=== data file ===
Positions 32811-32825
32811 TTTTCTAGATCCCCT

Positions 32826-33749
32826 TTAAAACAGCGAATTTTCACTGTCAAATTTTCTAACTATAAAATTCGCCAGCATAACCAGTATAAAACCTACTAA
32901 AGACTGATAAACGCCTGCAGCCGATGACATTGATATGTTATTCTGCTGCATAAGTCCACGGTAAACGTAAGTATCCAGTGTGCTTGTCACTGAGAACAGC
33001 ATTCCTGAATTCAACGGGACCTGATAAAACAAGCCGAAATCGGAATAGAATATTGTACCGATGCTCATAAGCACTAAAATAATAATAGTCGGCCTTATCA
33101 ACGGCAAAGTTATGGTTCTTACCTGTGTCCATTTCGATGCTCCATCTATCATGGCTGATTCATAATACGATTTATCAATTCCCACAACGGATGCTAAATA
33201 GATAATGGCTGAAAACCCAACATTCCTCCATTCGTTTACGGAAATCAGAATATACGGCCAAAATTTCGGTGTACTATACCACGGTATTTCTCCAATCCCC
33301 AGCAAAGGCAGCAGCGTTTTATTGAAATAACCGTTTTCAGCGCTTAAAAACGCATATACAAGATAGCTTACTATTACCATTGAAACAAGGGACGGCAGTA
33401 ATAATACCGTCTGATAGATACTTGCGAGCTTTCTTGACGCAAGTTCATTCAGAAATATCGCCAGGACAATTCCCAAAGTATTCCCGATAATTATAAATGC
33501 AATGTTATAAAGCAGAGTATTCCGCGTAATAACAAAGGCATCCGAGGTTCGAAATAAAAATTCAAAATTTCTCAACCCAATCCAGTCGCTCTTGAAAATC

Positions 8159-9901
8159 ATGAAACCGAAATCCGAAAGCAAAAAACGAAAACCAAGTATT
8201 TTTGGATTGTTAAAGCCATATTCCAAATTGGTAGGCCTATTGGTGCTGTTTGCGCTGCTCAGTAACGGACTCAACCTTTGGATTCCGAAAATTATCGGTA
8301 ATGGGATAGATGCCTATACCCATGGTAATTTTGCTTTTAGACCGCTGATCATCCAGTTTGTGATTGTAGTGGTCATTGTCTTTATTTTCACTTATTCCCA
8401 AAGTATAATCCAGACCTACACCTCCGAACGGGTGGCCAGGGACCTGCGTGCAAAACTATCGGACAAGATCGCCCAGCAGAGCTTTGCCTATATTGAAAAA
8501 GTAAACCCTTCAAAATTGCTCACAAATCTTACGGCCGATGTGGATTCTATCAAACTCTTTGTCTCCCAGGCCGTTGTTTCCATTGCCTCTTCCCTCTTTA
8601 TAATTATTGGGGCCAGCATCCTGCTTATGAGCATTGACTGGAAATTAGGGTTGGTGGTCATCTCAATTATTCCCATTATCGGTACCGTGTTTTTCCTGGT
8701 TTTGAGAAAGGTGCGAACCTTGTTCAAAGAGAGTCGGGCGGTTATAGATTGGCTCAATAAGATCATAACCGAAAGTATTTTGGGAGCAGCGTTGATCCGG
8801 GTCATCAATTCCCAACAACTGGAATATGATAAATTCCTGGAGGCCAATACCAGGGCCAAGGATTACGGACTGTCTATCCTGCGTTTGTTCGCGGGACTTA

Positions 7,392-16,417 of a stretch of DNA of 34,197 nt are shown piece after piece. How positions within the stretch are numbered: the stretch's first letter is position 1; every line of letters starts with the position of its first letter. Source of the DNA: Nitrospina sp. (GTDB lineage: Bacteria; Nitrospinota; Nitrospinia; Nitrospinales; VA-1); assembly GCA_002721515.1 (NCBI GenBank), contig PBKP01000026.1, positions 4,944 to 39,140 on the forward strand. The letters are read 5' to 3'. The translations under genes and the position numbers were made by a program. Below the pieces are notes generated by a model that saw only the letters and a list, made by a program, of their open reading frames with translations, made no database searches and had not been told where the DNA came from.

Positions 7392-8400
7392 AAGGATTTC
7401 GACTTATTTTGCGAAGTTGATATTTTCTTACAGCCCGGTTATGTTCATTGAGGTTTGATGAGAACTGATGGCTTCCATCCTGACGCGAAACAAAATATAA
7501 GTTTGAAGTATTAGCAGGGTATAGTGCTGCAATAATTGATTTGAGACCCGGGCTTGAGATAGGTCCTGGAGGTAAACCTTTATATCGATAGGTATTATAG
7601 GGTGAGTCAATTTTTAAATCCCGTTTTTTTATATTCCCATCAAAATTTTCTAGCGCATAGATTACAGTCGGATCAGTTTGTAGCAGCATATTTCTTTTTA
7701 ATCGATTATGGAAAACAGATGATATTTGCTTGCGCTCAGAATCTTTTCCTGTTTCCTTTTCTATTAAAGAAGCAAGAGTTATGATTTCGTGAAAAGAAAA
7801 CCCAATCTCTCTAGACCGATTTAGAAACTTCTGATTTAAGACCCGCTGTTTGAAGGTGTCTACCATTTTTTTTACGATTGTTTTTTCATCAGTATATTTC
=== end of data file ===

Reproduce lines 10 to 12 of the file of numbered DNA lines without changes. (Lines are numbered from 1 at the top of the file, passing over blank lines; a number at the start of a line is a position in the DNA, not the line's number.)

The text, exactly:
33401 ATAATACCGTCTGATAGATACTTGCGAGCTTTCTTGACGCAAGTTCATTCAGAAATATCGCCAGGACAATTCCCAAAGTATTCCCGATAATTATAAATGC
33501 AATGTTATAAAGCAGAGTATTCCGCGTAATAACAAAGGCATCCGAGGTTCGAAATAAAAATTCAAAATTTCTCAACCCAATCCAGTCGCTCTTGAAAATC

Positions 8159-9901